affront

All Noun Verb
2,360 examples (0.05 sec)
  • Nor has she a right to feel affronted at being left at home. Cited from Mother's Remedies, by T. J. Ritter
  • Thus will they more easily be known, and they will not be affronted. Cited from The Koran, Translated by J.M. Rodwell
  • I am much affronted with you that you should have done so. Cited from The Story of the Champions of the Round Table, by Howard Pyle
  • Each man at once took this call to duty as a personal affront. Cited from The Little Regiment, by Stephen Crane
  • But she should pay for the affront she had put upon him. Cited from Marietta, by F. Marion Crawford
  • I trust my saying what had to be said Has not affronted you? Cited from The Dynasts, by Thomas Hardy
  • So he affronting and she caught up stood together, for a moment. Cited from The Life and Death of Richard Yea-and-Nay, by Maurice Hewlett
  • Any one almost would take it for an affront to be asked what he meant by it. Cited from An Essay Concerning Humane Understanding, Volume II., by John Locke
  • He tells me his was a very strange letter, and that probably it has affronted you. Cited from Works Charles and Mary Lamb, V5, Letters, by Lamb
  • Great affronts among private men have often been the occasion of great charity. Cited from Lives of the Fathers, Martyrs, and Principal Saints, by Alban Butler
  • So far removed that even the jazz music no longer affronted him. Cited from The Day of the Beast, by Zane Grey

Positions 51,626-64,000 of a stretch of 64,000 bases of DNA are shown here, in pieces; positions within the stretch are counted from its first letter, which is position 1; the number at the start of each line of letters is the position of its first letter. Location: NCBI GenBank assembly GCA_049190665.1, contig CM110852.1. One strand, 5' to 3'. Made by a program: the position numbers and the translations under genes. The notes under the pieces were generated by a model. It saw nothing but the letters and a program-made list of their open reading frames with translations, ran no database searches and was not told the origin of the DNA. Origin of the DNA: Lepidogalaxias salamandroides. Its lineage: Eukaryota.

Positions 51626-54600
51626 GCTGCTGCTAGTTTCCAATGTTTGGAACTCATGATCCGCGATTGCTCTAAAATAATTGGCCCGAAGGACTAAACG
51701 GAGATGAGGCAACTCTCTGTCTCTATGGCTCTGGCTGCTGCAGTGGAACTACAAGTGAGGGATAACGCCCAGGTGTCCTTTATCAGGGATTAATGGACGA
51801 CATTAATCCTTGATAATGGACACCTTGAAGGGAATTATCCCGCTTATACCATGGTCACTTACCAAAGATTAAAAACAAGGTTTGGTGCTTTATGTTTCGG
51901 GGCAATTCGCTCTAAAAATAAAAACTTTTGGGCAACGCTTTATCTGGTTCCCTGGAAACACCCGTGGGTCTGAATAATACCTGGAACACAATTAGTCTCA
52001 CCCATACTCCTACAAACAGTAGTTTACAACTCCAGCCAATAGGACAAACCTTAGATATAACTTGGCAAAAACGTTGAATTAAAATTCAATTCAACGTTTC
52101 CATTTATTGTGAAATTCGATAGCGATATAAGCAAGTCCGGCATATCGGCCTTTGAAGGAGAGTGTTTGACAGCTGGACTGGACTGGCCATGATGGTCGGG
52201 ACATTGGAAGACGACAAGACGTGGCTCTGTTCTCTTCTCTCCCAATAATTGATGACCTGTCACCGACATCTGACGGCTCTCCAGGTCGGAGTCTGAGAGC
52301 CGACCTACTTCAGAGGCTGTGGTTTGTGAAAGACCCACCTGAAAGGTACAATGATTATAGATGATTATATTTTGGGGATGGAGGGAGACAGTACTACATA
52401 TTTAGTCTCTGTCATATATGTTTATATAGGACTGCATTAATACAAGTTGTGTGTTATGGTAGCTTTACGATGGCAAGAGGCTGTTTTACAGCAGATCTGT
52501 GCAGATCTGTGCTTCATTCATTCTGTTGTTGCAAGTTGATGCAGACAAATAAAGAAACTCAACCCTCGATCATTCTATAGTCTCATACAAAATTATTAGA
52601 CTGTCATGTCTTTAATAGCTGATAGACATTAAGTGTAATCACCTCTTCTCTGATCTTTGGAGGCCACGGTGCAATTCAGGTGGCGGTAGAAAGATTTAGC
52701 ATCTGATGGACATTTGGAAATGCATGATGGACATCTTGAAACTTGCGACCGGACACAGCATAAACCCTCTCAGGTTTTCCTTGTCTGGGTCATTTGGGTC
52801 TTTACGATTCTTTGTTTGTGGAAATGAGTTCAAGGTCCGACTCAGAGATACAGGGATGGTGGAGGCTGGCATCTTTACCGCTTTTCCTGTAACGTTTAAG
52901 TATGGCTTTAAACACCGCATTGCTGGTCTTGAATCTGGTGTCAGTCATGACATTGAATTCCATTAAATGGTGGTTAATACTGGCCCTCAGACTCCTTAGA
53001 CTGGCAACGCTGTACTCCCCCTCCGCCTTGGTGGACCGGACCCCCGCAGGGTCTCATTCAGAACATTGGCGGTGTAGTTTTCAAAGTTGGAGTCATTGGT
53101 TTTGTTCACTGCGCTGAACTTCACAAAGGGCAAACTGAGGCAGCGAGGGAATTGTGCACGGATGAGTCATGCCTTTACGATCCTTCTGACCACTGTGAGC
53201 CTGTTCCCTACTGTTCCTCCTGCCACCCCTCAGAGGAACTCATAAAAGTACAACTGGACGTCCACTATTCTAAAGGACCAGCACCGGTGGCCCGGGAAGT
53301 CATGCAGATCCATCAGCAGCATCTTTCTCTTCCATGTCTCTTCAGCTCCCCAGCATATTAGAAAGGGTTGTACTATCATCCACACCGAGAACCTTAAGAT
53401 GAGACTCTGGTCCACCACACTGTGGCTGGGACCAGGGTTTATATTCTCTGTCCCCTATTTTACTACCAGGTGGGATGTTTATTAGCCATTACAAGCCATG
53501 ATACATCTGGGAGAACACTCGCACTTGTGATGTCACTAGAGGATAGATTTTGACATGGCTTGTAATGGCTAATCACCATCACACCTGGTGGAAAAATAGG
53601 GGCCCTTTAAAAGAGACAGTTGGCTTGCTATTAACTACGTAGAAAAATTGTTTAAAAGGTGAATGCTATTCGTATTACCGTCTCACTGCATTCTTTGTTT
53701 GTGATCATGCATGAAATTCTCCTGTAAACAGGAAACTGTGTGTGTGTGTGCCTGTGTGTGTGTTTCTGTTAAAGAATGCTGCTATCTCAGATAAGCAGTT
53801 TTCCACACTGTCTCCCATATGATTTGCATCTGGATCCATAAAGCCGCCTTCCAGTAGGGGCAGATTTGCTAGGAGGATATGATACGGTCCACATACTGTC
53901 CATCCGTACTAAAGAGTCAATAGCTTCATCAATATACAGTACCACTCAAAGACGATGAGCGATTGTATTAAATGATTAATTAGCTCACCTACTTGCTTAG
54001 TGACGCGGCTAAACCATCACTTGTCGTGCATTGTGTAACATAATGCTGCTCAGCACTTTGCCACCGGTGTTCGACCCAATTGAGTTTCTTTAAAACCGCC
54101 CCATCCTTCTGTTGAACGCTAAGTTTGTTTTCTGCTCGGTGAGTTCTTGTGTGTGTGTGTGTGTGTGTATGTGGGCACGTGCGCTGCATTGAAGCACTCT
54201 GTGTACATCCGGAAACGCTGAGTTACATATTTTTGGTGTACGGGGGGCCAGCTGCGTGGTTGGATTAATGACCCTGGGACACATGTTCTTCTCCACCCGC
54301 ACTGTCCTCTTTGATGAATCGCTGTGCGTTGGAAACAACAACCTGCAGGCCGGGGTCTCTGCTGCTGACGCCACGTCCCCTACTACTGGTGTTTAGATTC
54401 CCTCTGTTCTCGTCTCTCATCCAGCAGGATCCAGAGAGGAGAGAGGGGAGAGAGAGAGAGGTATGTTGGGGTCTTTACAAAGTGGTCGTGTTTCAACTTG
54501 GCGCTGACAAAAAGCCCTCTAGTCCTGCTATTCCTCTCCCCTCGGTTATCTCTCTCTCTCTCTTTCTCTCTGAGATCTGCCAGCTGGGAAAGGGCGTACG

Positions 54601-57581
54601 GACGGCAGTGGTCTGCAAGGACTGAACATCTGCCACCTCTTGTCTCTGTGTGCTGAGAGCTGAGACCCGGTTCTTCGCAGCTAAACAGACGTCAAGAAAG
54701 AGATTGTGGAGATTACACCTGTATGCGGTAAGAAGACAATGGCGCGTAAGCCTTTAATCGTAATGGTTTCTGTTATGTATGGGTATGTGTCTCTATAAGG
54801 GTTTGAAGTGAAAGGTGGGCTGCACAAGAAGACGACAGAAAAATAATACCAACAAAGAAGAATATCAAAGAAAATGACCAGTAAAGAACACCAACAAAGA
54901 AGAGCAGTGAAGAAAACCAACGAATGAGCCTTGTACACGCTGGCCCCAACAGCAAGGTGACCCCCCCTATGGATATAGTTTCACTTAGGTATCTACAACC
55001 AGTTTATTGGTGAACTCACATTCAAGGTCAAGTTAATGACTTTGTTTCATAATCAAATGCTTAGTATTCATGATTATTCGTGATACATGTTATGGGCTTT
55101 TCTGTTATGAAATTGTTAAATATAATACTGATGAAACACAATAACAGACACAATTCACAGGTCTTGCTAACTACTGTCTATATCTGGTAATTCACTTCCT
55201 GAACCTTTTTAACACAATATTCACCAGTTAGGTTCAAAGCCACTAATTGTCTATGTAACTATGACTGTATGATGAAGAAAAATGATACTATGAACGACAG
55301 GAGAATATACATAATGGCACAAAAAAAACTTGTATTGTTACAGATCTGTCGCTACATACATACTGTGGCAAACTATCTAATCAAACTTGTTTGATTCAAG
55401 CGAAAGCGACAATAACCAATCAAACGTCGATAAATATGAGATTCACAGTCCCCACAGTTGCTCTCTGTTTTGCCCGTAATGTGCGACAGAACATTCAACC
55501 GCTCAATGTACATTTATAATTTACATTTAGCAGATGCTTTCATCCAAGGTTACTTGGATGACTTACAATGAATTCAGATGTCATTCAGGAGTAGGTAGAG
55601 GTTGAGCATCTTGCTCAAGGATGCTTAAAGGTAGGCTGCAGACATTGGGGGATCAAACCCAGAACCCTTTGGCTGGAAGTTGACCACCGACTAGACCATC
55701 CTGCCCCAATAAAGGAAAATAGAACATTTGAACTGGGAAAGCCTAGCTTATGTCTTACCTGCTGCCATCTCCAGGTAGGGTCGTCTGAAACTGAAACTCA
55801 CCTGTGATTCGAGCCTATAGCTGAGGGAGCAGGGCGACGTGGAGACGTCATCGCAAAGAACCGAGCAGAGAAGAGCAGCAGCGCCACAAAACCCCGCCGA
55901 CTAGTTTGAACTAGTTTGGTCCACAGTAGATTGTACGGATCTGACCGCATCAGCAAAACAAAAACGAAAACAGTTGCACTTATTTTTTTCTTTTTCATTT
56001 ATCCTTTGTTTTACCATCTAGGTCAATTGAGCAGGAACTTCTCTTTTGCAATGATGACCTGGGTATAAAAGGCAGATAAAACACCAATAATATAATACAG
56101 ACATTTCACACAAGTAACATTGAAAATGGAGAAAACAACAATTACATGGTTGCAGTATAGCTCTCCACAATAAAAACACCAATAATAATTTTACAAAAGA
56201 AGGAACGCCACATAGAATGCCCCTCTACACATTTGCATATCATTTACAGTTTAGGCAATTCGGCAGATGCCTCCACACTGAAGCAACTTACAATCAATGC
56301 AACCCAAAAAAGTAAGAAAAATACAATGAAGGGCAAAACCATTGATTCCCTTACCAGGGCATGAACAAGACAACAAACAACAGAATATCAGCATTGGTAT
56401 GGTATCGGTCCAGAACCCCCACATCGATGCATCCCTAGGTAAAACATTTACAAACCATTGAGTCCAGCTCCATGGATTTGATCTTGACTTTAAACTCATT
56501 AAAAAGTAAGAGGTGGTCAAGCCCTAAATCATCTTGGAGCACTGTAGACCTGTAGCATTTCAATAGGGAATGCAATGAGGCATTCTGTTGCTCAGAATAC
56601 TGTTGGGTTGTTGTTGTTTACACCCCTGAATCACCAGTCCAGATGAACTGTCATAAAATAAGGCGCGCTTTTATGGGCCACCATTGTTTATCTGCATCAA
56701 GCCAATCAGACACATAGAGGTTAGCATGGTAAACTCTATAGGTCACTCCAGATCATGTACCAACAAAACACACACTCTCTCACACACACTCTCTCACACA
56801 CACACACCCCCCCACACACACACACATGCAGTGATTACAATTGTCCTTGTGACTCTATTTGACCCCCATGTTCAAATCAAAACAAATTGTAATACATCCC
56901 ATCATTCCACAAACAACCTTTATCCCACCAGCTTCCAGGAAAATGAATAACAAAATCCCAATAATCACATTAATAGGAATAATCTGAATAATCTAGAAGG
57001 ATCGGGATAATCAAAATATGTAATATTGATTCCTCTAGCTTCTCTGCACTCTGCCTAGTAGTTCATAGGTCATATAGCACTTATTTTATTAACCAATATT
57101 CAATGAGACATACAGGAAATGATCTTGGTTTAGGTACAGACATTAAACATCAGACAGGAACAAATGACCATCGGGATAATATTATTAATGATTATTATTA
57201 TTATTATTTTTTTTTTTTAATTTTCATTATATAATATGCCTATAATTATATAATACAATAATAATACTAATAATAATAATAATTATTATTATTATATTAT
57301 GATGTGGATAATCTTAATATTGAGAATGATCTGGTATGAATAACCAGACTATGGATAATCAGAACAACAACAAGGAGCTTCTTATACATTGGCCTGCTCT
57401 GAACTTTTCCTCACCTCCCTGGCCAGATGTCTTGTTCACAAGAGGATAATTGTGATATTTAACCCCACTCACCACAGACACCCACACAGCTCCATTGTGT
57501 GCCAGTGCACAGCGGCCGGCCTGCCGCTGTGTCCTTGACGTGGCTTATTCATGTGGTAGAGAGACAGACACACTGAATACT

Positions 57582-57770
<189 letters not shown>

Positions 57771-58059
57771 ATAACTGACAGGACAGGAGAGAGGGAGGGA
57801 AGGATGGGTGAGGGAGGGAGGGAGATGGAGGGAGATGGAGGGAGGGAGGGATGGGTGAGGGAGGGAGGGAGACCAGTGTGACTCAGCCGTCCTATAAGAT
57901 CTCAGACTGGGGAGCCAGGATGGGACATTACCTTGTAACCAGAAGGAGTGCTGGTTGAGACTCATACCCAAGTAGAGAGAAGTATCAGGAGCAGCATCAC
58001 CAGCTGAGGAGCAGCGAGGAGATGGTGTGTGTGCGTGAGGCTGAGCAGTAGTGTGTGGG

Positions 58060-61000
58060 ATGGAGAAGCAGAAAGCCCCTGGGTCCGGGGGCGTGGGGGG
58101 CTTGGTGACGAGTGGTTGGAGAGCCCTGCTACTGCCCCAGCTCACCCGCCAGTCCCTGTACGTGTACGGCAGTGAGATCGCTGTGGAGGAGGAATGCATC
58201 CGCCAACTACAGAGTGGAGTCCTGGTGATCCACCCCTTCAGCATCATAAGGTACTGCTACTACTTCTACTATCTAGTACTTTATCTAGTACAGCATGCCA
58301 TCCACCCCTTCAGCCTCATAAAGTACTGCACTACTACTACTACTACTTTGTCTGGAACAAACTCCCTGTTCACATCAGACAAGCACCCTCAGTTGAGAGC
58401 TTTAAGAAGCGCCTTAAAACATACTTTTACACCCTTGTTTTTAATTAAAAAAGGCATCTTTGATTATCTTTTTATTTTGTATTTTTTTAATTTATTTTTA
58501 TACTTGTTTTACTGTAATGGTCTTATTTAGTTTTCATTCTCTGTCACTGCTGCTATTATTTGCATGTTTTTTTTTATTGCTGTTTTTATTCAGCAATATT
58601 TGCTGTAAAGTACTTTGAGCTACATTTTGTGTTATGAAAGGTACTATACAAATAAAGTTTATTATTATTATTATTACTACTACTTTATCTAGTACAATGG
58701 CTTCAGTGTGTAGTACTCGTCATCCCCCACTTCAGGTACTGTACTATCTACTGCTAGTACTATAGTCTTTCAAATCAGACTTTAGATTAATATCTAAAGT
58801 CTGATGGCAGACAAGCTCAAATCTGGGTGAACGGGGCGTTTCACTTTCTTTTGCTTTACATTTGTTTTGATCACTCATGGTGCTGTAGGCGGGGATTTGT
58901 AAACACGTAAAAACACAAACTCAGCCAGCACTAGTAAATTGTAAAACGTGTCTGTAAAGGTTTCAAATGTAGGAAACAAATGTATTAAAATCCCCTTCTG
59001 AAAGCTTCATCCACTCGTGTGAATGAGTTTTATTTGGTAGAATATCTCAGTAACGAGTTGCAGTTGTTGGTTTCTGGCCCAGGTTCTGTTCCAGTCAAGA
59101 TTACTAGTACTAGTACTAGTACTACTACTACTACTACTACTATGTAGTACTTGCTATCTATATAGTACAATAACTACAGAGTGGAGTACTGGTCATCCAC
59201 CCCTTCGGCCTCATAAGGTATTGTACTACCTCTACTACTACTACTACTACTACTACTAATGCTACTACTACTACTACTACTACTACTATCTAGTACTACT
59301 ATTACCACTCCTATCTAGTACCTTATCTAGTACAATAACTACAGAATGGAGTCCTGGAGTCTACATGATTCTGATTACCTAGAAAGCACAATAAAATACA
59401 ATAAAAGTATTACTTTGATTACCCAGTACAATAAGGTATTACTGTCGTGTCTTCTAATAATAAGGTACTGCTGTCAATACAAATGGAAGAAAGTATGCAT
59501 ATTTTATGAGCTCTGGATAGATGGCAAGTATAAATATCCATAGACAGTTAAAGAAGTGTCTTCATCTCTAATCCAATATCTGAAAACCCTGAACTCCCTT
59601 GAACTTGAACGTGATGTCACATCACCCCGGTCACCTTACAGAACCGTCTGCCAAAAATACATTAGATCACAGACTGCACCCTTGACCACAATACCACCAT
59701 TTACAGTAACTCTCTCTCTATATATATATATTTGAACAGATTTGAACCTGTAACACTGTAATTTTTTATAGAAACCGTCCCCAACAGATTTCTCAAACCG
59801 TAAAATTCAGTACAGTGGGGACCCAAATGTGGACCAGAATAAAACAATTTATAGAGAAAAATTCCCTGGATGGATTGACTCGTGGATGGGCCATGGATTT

• Never before in her life had she known such an affront. Cited from Marion's Faith, by Charles King
  • She felt that it would have been an affront to his memory.
  • I have been affronted by a fellow officer, and we fight at three this afternoon. Cited from Chapters from My Autobiography, by Mark Twain
  • She was resolved not to go out of her way to affront him, through his daughter. Cited from A Terrible Temptation, by Charles Reade
  • People were already affronted by his conduct during the past year. Cited from Jean-Christophe, Vol. I, by Romain Rolland
  • But that was not his way of meeting so great an affront. Cited from The Grammar School Boys in Summer Athletics, by H. Irving Hancock
  • He neither gave him an affront, nor intended him any. Cited from Andrew Marvell, by Augustine Birrell
  • I did come away early, and perhaps have given affront. Cited from The Belton Estate, Anthony Trollope
  • They would take care that no wrong or affront was offered to the States-General. Cited from History United Netherlands, 1608b by Motley
  • Next »